Colorado Town Moves Forward on Community-Owned Broadband

Date: 18 Mar 2019 | posted in: MuniNetworks | 0 Facebooktwitterredditmail

Last week, Trustees in Estes Park, Colorado, unanimously voted to change the community’s municipal code in order to bring constituents what they want — a publicly owned broadband network.

Strong Support

It’s been four years since 92 percent of voters in Estes Park chose to opt out of the state’s restrictive SB 152. By reclaiming local telecommunications authority through the opt out referendum in 2015, the mountain town of approximately 6,300 residents was able to explore possibilities for better connectivity.

After several days-long outages caused by lack of redundant infrastructure in the area, local business leaders and town officials knew it was time to take control of the situation. Surveys in the community revealed that approximately two-thirds of respondents want better connectivity in the community and of those respondents, 40 percent consider it the most important service the town can offer.

Recently, local editors from the Trail Gazette echoed the sentiments of the community and urged community leaders to end discussion and take action:

…Estes Park needs more action and less discussion for greater access to information and global connectivity. No longer is accessible, fast and reliable broadband Internet a luxury; it is a necessity in our digital world.

Prior to the March 12th vote, the Broad of Trustees opened up the meeting to allow comments from the public. In addition to Trustees’ questions about economic development, reliability, and potential capacity of the proposed infrastructure, residents stepped forward to voice their opinions.

Not one citizen spoke out against the project.

Town resident Michael Bertrand, who works as an asset manager for a real estate investment firm and works remotely, opened up public comment with a statement in favor of the project. “I need reliable internet,” Bertrand said. “I’ve had fiber in other locations in the past and it’s incredible. The speeds you get are just fantastic.”

logo-estes-park-co.pngEstes Park is one of the many tourist destinations in the Rockies where hunters, campers, hikers, and other outdoor enthusiasts flock to all year. With a population that swells and an increasing expectation that travelers will find high-quality Internet access everywhere, Estes Park was not able to convince incumbent cable and telephone companies to upgrade services. Additionally, serious flooding has compromising public safety communications.

Strong support on the ballot has encouraged town leaders and made them hopeful that many residents and businesses will sign up for the service once Estes Park has the network up and running.

“Four years ago, 92 percent of voters voted to take back the right to provide broadband services in the community,” said Town Utilities Director Reuben Bergsten during a proposal to the board to approve the amendment to the municipal code. “Things haven’t changed. In the 2018 community survey, broadband was ranked the number one need to improve above workforce housing, street repairs and numerous other services.”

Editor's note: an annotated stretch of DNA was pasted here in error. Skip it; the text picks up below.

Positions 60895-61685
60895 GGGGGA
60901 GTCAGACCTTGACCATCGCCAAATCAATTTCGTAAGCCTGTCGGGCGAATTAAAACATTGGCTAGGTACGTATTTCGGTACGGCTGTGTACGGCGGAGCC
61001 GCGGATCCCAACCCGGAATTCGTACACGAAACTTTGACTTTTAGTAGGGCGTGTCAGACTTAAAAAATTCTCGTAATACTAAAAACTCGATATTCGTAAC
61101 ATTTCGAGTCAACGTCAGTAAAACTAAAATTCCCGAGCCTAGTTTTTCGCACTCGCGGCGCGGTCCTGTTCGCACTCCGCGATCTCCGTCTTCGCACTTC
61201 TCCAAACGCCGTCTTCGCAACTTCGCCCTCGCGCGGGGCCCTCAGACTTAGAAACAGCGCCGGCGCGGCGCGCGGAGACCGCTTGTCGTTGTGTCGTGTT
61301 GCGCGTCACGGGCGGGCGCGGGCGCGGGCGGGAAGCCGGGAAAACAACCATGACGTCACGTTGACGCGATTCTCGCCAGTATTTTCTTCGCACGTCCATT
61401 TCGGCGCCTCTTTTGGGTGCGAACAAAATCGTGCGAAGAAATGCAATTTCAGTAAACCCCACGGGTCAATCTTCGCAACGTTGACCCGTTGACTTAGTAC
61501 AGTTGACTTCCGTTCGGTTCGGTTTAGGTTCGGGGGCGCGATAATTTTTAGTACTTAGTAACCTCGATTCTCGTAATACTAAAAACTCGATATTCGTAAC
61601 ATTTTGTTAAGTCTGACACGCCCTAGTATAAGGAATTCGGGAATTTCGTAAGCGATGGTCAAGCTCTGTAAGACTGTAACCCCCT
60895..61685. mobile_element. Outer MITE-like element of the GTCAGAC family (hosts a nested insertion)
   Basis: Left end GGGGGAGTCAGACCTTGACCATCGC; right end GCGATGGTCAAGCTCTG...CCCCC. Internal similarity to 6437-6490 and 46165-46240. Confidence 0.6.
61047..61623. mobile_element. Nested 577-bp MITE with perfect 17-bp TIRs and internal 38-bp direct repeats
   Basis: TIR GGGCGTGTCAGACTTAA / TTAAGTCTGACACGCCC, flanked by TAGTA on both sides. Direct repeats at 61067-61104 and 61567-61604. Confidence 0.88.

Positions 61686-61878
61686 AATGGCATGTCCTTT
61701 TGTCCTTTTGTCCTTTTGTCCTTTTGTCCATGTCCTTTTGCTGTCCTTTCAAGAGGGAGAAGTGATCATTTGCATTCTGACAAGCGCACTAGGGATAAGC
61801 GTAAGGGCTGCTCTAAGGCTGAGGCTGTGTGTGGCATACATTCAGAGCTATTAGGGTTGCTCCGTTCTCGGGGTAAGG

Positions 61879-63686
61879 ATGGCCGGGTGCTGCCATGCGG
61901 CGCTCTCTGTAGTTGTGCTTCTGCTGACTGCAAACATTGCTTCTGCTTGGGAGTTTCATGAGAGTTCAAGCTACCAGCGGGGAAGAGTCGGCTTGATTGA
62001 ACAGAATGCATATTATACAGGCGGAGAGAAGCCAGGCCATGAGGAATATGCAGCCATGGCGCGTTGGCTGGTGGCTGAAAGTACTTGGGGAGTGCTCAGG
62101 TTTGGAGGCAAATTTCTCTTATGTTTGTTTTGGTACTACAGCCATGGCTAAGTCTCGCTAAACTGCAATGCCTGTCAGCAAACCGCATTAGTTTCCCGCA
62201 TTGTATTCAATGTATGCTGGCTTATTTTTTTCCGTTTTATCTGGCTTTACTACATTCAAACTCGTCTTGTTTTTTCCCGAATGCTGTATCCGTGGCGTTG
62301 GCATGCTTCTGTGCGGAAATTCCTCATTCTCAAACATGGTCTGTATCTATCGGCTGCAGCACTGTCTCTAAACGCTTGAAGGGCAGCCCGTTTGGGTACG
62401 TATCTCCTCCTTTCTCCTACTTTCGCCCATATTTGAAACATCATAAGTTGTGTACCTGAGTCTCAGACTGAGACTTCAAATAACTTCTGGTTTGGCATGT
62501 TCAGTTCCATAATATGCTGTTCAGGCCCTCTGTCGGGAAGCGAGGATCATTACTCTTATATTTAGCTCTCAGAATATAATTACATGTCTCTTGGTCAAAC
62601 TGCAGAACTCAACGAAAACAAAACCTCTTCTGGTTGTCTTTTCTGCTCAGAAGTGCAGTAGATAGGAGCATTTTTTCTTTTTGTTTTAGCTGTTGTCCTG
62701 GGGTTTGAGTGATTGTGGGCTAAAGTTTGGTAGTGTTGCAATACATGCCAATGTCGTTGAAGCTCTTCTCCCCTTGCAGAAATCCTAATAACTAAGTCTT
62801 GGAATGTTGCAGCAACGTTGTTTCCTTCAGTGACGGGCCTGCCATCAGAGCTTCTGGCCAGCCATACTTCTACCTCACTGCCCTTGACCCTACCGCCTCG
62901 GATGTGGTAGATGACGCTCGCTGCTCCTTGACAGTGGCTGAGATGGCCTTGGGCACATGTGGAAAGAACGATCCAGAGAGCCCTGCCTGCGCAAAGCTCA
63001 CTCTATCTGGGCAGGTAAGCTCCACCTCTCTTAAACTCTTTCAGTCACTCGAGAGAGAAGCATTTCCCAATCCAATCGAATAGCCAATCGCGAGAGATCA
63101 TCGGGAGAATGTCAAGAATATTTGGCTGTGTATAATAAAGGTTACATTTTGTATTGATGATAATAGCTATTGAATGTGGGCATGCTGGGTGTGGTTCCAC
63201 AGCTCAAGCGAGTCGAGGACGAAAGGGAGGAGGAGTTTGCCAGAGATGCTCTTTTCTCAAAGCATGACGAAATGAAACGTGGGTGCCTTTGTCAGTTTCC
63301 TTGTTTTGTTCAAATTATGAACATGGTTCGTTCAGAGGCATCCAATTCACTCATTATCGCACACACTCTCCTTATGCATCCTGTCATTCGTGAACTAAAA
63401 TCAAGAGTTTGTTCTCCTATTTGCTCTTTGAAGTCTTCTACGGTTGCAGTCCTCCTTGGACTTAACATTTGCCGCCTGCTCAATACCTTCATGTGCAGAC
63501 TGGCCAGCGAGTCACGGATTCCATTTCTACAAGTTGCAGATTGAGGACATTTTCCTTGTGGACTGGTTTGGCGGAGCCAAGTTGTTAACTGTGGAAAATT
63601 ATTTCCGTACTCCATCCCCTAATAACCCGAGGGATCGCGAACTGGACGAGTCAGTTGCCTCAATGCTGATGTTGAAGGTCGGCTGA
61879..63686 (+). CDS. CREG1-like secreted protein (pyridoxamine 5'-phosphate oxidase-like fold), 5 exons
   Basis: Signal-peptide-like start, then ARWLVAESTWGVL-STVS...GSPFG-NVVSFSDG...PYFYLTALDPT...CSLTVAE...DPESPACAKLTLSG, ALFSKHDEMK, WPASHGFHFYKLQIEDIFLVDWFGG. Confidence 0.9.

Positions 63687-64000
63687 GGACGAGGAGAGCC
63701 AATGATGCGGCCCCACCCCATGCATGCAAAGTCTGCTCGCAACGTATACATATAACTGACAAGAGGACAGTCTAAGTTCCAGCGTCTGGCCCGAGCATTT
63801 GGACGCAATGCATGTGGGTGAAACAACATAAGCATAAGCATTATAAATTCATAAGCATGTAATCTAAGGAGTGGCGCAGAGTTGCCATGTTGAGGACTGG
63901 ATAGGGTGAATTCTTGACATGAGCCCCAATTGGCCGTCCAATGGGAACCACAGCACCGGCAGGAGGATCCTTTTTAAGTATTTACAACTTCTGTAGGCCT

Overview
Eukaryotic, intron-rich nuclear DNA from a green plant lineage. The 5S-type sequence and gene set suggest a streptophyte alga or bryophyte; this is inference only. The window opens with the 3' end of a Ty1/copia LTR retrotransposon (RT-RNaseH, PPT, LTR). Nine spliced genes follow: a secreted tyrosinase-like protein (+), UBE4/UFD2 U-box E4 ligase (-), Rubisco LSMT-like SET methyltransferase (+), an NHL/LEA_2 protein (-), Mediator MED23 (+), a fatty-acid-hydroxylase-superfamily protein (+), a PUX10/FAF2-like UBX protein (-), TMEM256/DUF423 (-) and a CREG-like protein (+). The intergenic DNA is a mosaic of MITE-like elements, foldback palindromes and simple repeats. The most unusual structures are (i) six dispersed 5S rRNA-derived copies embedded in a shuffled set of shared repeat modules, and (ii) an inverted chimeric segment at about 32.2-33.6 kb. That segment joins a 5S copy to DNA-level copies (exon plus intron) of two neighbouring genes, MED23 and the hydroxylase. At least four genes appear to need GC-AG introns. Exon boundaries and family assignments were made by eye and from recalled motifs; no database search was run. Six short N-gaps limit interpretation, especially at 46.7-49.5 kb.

A Step Ahead

With their own electric utility operating in Estes Park, experts have determined that existing fiber infrastructure and resources will greatly assist in deploying Fiber-to-the-Home (FTTH). The town will issue revenue bonds to cover the cost of deployment, which they most recently estimate to be around $28 million.

They plan to begin construction this year. Premises within Estes Park Light & Power’s service area where smart grid fiber exists will be the first to receive service later in 2019. The entire community will have access to the network within three to five years.

Estes Park has decided to pursue a retail model and will provide Internet access directly to subscribers, rather than work with a private sector ISP. The town’s electric utility has worked to garner a strong, favorable customer relationship with residents and will nurture that further through the broadband service. Specific plans and speeds are still being established and subscribers will have more than one option.

Estes Park is taking a page from Longmont’s playbook and offering what they refer to as their “Trailblazer” discount.

Early subscribers will be offered a Trailblazer discount, an exclusive discounted rate available to charter members that will remain in place for the life of the account. Soon, the Town’s local concierge support team will be available to walk residents and businesses through plan options.

Review their FAQs and Press Release for more on the network plan. You can also learn more about the project by reviewing the town’s broadband page, where they’ve documented news on the initiative.

Image of Estes Park courtesy of Colorado.com.

This article was originally published on ILSR’s MuniNetworks.org. Read the original here.

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Lisa Gonzalez

Lisa Gonzalez researches and reports on telecommunications and municipal networks' impact on life at the local level. Lisa also writes for MuniNetworks.org and produces ILSR's Broadband Bits podcast.